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SAFETY | 8 out of 10
'Good,' frontal offset; 'good,' side impact; 'good,' rear impact; 'acceptable,' roof strength
Not yet tested
With the infant seat behind me, I couldn't scoot my seat back any farther, so plan accordingly.
Without new crash-test data since changes to scoring in the 2011 model year, the Ford Expedition has to lean on past performance and its current list of safety gear.The Insurance Institute for Highway Safety (IIHS) hasn't re-rated the Expedition since it added a roof-crush score to its regimen in 2011. The National Highway Traffic Safety Administration (NHTSA), which redesigned its testing program last year, also has left the Expedition off its testing list thus far--though before 2011, the big SUV received five-star ratings in all front and side impact categories.
Other than the mandatory standard features, Ford also fits the Expedition with standard side-impact airbags, and the Expedition's curtain airbags extend protection to all three rows of seats. There's an option for a backup camera, which we strongly recommend due to the Expedition's poor rear visibility. Also available is Ford's programmable MyKey system, which allows parents to program a speed limiter, speed alert chimes, and additional belt reminders.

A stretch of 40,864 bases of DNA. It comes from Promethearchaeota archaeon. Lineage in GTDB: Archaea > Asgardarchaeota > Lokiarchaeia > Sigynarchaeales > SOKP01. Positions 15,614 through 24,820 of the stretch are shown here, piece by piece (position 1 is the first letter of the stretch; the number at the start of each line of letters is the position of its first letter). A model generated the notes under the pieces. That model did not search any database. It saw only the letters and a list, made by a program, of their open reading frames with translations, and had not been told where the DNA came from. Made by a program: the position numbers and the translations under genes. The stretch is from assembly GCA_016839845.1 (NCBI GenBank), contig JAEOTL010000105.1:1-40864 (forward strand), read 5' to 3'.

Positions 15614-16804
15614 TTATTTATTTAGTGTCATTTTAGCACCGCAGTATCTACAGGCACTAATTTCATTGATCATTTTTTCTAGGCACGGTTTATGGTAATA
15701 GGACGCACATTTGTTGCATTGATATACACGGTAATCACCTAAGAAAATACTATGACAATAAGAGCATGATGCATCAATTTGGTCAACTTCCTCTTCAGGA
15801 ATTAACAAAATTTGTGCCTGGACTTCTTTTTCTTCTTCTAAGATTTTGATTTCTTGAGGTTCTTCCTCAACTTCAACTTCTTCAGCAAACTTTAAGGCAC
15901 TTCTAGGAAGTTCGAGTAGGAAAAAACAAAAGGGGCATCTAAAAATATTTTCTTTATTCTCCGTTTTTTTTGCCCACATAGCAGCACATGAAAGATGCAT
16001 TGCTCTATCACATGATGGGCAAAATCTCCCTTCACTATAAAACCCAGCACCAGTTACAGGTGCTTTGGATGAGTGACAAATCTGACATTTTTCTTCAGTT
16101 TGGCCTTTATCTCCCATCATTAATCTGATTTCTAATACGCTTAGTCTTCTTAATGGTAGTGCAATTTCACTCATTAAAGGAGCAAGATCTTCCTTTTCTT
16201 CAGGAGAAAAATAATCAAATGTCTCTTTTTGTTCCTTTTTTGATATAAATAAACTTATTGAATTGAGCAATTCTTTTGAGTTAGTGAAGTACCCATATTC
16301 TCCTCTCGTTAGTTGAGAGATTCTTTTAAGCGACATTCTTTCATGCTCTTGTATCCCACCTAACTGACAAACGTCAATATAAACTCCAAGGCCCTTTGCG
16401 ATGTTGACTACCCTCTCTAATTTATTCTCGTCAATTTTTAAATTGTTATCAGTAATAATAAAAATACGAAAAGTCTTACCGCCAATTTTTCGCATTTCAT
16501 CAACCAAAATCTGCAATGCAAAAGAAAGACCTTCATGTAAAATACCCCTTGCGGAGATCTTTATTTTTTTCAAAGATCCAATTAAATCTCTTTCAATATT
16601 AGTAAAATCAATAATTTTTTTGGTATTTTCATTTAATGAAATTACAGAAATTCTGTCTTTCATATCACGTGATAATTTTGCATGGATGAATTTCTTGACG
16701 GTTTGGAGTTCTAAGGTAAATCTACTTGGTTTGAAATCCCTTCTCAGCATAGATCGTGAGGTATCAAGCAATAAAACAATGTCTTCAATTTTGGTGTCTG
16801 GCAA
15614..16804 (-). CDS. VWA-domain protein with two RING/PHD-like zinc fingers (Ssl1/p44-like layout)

The Expedition added Ford's Trailer Sway Control as a standard feature in the 2011 model year. This system works in conjunction with stability control to detect trailer sway through the motions of the vehicle and to take measures—such as applying precise braking and reducing engine torque—to bring both vehicle and trailer under control.
Crash-test scores are unavailable, but the 2012 Ford Expedition has bulk and tech in its corner.